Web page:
A TOOWOOMBA storm chaser has photographed a rare meteorological phenomenon in the skies over the Darling Downs.
Unless you're a weather forecaster, you've probably never heard of a sprite before.
Grant Rolph was shooting a large storm in Texas from halfway between Millmerran and Inglewood when he spotted the rare occurrence.
Sprites are large electrical discharges that take place high above thunderstorm clouds.
They include a varied range of visual shapes flickering in the night sky and are caused by the discharges of positive lightning between an underlying thundercloud and the ground.
Sprites appear as luminous reddish-orange flashes and often occur in clusters about 50km to 90km above the Earth's surface.
A paper on the discovery of red sprites states that when were first seen they were believed to be UFOs.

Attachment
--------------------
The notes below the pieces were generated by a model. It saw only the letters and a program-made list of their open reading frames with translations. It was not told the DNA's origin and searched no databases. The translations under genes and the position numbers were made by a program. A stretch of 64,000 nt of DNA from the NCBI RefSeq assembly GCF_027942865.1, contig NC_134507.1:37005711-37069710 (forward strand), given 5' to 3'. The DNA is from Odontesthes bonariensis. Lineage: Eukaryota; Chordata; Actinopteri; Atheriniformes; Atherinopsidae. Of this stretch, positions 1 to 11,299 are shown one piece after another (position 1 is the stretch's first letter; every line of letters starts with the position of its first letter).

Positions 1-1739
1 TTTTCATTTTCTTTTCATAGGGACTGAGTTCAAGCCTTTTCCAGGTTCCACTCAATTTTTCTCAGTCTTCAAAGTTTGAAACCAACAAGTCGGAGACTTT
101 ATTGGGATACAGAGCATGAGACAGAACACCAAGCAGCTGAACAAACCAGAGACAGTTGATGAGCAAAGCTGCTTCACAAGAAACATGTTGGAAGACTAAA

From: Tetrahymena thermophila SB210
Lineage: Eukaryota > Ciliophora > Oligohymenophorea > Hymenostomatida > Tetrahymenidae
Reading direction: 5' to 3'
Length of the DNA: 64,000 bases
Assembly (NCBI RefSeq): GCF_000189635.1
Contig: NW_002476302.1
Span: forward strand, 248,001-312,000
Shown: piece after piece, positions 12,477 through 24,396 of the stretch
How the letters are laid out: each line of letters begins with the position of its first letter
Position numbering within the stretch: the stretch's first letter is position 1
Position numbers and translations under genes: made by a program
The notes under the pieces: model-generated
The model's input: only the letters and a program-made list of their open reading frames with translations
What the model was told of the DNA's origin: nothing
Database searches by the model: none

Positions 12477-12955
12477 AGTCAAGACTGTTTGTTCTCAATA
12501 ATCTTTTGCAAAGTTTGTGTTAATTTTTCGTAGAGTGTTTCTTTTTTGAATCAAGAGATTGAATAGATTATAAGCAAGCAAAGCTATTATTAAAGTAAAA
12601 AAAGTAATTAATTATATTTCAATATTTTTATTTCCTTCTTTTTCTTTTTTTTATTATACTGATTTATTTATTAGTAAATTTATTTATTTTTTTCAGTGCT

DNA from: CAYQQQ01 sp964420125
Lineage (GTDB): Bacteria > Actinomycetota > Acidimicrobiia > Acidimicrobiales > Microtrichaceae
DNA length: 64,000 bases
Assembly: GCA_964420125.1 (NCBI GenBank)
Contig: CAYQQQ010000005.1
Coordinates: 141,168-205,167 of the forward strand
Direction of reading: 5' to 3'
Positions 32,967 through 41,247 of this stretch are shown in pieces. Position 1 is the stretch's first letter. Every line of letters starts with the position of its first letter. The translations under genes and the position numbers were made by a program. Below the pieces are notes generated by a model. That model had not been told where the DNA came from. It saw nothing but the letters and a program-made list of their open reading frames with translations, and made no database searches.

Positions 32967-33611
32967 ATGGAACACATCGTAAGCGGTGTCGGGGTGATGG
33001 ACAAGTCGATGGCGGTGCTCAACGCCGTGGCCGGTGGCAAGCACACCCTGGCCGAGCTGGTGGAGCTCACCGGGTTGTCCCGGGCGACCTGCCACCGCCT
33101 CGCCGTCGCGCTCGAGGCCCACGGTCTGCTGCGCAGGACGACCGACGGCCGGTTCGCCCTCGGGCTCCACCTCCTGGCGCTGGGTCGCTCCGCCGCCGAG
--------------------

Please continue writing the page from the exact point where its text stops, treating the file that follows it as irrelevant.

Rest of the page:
Mr Ralph said it was his first photo of a sprite and that he'd never seen one before.
He said photographing the sprite was a matter of being in the right place at the right time.
A Bureau of Meteorology spokesman said they were extremely rare and normally photographed from high altitudes.
Sporadic visual sightings of the sprites go back at least to 1886 when they were first accidentally photographed.
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They have since been captured in video recordings thousands of times.
Sprites are sometimes inaccurately called upper-atmospheric lightning, but are actually cold plasma phenomena that lack the hot channel temperatures of tropospheric lightning.
They are more related to fluorescent tube discharges than to lightning strikes.
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